Program at a glance 2021
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2 July: 11:45-13:45 and 15:00-17:00
9 July: 13:00-15:00
16 july: 13:00-14:00
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Survey Participation and Breakoffs
|Session Organiser|| Mr Julian B. Axenfeld (University of Mannheim)
|Time||Friday 16 July, 13:15 - 14:45|
Increasing and securing high survey response rates are core issues in survey research striving to secure high data quality and limit costs. This only gets more significant the more response rates continue to globally decline and pressures to save costs intensify. The increasing use of online data collection does its part in limiting costs, but also brings new challenges such as issues of higher breakoff rates, noncoverage, or multi-device use.
This session explores new developments in recent research regarding the prediction and monitoring of survey participation and breakoff as well as interventions aiming especially to increase and improve survey participation. Research particularly revolves around when to contact respondents, the effectiveness of push-to-web strategies, and how to present the questionnaire regarding mobile optimisation, survey topics and filter questions.
Keywords: response rates, nonresponse, data quality, mixed-mode surveys, web surveys
Mobile optimization strategies: Effects on web survey participation and fieldwork progression
Mr Marc Asensio Manjon (University of Lausanne) - Presenting Author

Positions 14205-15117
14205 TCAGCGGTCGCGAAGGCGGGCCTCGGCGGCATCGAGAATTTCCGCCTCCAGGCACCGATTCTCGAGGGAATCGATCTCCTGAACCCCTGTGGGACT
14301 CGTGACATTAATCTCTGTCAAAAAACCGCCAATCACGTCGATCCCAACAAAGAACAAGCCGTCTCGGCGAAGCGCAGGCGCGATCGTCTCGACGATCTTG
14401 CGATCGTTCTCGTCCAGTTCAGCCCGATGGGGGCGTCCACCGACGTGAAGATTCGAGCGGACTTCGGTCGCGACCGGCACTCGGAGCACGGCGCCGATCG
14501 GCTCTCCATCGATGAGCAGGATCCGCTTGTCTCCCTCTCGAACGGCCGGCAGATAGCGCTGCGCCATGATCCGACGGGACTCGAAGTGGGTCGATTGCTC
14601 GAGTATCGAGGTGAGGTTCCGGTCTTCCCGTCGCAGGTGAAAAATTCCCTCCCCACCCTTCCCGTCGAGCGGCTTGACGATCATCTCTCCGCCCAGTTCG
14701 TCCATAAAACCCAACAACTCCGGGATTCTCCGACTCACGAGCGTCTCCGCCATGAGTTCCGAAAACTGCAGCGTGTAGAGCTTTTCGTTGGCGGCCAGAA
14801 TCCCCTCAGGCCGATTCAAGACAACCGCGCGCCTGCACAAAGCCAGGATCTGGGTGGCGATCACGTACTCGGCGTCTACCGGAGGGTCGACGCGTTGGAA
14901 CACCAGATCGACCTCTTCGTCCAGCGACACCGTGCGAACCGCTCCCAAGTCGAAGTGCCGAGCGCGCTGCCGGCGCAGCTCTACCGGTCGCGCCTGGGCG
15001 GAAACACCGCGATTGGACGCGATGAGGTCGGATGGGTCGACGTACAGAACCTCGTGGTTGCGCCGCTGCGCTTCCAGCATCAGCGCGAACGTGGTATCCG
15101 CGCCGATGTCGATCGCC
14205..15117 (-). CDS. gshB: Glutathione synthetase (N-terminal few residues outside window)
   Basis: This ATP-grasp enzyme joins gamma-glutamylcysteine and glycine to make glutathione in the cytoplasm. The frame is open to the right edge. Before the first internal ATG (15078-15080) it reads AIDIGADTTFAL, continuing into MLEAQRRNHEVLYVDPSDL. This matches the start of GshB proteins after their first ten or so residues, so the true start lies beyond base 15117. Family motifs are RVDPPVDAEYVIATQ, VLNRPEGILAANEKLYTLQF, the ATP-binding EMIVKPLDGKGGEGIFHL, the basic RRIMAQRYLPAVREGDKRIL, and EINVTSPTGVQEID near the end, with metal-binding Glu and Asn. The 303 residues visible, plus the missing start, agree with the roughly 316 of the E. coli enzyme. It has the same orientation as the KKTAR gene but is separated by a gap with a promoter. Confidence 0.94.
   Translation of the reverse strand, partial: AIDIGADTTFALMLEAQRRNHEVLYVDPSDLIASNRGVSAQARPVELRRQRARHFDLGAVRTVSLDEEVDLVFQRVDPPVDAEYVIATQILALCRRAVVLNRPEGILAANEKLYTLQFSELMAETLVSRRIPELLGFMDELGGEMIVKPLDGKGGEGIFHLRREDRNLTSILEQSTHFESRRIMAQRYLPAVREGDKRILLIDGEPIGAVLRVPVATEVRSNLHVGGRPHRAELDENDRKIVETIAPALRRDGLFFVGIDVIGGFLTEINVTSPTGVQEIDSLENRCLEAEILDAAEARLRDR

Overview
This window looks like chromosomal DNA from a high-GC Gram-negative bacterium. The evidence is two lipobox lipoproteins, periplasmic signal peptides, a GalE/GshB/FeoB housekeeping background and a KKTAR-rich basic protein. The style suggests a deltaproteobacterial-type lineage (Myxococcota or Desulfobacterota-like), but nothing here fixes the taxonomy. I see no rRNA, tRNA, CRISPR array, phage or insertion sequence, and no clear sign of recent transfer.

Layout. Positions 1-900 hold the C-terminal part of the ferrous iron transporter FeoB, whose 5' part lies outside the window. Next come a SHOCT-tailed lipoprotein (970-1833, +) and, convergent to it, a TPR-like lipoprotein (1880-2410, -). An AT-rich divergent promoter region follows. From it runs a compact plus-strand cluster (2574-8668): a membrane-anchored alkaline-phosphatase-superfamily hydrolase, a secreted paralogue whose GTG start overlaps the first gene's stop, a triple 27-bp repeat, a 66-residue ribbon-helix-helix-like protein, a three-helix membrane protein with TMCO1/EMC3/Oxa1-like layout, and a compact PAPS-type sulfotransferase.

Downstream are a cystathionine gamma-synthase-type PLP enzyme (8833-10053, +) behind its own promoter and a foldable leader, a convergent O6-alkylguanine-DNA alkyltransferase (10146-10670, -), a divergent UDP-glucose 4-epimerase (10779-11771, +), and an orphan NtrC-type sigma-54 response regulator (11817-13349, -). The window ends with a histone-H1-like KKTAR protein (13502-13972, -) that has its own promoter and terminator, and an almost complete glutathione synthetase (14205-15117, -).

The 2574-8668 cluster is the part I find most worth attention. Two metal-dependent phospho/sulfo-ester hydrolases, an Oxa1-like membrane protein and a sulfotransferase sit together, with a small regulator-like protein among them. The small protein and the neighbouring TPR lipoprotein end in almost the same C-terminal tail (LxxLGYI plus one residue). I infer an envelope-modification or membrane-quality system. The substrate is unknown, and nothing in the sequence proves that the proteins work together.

Professor Carolina Roberts (University of Lausanne)
Dr Jessica Herzing (University of Lausanne)
Smartphone penetration around the world has continuously increased throughout the last years. Nonetheless, the number of respondents who choose to complete web surveys with their mobile devices consists on a small proportion of total web survey respondents. Considering the many advantages for data collection that smartphones can offer to survey practitioners, increasing smartphone participation becomes an important focus for research endeavors. We assume that web surveys can be fully optimized for smartphones and still, achieve similar levels of participation than regular web surveys. Besides, following optimization strategies for mobile devices can attract new respondents that would not access the survey otherwise. Therefore, in this study, we investigate the implementation of two strategies to optimize the mobile device experience on a web survey: adapting the survey invitation to smartphones by adding a QR code and conducing the survey through a smartphone application. For this purpose, we compare two web surveys conducted in Switzerland â€“ one including both optimization strategies and the other without them. We then address the following questions: 1) Can we conduct a web survey attracting smartphone respondents and reaching similar levels of participation as in a regular web survey? 2) How are these respondents defined by their sociodemographic characteristics and how they differ from the others, if at all? 3) Can we observe differences in the survey process based on fieldwork progress indicators? For answering these questions, we report the overall response rates per survey and also by device; we compare respondents from both surveys by their sociodemographic characteristics to assess the differences and; we analyze a set of fieldwork progress indicators for estimating the performance of both surveys and which one reaches an optimal level of performance before.
Impact of Question Topics and Filter Question Formats on Web-survey Breakoffs
Mr Zeming Chen (University of Manchester) - Presenting Author
Mr Alexandru Cernat (University of Manchester)
Mrs Natalie Shlomo (University of Manchester)
Ms Stephanie Eckman (RTI International)